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Holloway: Region 7-AAA proving its worth
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The rest of the state should take notice and the rest of the area should take pride: Northeast Georgia ain’t just Buford and a few basketball schools anymore.

Region 7-AAA football has arrived.

If it wasn’t recognized last year when North Hall stormed its way to the semifinals, or last week when Gainesville and Flowery Branch helped sweep mighty 6-AAA out in the second round of the playoffs, it will be noticed Friday when those two teams go toe-to-toe with a pair of Middle Georgia powerhouses.

And don’t be mistaken, Carver-Columbus and Baldwin are elite teams in 2008. They may not have the historical cache of the Valdosta or Warner Robins teams, but their resumes this season have put them in that kind of company.

That’s why Friday’s games are huge, and not just for the players and fans directly involved.

Because in corners of the state, teams up here aren’t supposed to be able to compete with the kind of athletes they grow below I-20. The recent improvement in the high school football played in these parts is still sloughed off. Naysayers excuse it as a favorable bracket or a down year for the rest of the state when a team from here crashes the party that traditionally has been reserved for schools south of Atlanta.

Can’t really blame them, though. History is on their side.

No Hall County public school has won a football state championship since Gainesville in 1925, according the Georgia High School Football Historians Association. None have advanced to the state finals since Gainesville in 1982, and the county has never had two teams in the same state semifinals.

Empirically speaking, that changes if Gainesville and Flowery Branch win Friday night.

Subjectively though, that changes if the Falcons and Red Elephants make a statement, and I think they will.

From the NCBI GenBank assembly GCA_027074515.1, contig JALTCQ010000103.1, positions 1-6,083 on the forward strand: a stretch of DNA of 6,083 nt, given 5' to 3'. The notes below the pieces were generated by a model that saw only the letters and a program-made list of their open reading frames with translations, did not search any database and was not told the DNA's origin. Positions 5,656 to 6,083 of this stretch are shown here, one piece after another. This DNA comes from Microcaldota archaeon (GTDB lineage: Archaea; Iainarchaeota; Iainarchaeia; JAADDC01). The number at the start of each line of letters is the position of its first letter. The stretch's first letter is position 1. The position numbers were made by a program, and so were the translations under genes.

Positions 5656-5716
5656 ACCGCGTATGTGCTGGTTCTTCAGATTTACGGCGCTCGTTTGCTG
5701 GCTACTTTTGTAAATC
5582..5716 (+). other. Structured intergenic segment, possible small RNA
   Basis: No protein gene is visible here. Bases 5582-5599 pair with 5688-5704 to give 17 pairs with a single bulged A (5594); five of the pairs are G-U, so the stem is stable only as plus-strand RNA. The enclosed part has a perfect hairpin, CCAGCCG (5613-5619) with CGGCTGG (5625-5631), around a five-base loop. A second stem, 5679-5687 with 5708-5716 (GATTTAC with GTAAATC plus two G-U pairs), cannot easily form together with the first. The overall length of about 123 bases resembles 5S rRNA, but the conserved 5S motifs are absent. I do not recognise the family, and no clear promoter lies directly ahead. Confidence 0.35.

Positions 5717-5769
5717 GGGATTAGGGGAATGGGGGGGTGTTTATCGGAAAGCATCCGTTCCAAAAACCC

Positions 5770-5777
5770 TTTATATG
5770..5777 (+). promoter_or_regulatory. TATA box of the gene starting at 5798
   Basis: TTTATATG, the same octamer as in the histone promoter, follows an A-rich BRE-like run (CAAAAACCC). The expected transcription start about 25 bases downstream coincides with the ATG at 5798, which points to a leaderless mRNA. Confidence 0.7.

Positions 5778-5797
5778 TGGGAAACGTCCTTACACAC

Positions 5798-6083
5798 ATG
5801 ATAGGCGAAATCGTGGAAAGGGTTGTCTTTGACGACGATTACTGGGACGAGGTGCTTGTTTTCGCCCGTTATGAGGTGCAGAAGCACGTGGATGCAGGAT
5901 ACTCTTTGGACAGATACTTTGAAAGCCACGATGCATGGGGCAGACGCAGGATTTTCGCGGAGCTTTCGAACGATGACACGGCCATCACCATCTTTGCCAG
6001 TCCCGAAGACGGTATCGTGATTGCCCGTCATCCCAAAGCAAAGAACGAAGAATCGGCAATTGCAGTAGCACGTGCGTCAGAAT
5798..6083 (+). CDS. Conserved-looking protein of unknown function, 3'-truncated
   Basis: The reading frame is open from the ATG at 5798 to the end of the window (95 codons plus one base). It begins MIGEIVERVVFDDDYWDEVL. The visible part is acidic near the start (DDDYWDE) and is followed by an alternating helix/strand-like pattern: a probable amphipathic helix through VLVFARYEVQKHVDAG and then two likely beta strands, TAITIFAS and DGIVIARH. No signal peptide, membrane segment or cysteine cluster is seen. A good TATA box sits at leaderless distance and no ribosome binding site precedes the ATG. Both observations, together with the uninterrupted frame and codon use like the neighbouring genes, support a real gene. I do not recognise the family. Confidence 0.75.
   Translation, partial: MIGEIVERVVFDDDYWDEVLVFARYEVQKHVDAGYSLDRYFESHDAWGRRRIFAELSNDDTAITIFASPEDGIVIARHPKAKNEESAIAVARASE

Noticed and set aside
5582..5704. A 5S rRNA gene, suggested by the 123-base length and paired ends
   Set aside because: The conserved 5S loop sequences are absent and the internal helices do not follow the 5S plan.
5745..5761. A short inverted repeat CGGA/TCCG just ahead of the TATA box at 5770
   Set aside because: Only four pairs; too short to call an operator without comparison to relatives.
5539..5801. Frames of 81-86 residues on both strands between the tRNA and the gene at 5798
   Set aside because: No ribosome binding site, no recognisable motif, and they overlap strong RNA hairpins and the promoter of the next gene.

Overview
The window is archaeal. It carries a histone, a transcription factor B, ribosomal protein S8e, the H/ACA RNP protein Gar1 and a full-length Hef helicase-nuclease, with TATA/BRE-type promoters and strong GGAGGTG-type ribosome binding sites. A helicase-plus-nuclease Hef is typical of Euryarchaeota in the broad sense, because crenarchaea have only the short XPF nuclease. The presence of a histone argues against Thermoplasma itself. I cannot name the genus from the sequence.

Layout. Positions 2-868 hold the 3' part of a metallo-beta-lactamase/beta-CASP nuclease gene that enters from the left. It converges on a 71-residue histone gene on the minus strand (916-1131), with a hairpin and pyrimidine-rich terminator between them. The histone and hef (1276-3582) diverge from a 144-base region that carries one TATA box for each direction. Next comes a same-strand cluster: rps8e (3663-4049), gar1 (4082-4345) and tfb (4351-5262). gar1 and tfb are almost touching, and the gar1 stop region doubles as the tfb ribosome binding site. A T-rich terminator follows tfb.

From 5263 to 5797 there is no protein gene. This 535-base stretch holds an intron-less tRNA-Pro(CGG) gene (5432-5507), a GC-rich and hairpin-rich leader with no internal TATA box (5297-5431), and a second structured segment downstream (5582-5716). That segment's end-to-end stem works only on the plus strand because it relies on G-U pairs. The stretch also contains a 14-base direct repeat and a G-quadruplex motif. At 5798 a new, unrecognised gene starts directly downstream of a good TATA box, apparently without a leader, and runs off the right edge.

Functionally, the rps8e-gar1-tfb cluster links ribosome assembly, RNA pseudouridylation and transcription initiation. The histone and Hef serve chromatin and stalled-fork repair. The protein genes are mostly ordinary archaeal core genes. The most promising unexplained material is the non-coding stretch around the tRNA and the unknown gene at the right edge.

Mark it down, the local boys may not win, but they’ll hold their own and should make Hall County proud.
And I don’t think it’s going out on a thin limb to say so.

All it takes is a look at the college-ready talent the area is producing year after year to know that it’s catching up with, and in some cases surpassing, the rest of the state. Gainesville has at least six players (Blake Sims, Tai-ler Jones, Josh Jackson, Shammond Stringer, Phillip Gaines and Brock Boleman) with Division I scholarship offers.

Including Daniel Drummond, who’s already verbally committed, Georgia Tech is going hard after four Falcons (Drummond, Izaan Cross, Connor Shaw and Rodriquez Frazier).

And those lists don’t include sure-to-be-coveted underclassmen like Gainesville’s A.J. Johnson and Flowery Branch’s Imani Cross.

And while it’s the Falcons and Red Elephants that have the opportunity to land the punch for the rest of the region, their bretheren that didn’t make it this far have played their part, toughening up both contenders like a world-class sparring partner.

North Hall, the region’s No. 2 seed, but probably the third-best team, pushed Dunwoody (that’s undefeated and third-ranked Dunwoody) to the edge last week in an 18-13 loss. That’s closer than anybody played the Wildcats all year. And this was supposed to be a rebuilding year for the Trojans, who lost 5,000-plus yards from their 2007 offense.

It was that game, more than the impressive wins of Gainesville and Flowery Branch, that made me realize that there is no more “Hall County curve.” The teams we watch all year can play with anybody.

Friday night, they get the chance to prove it.
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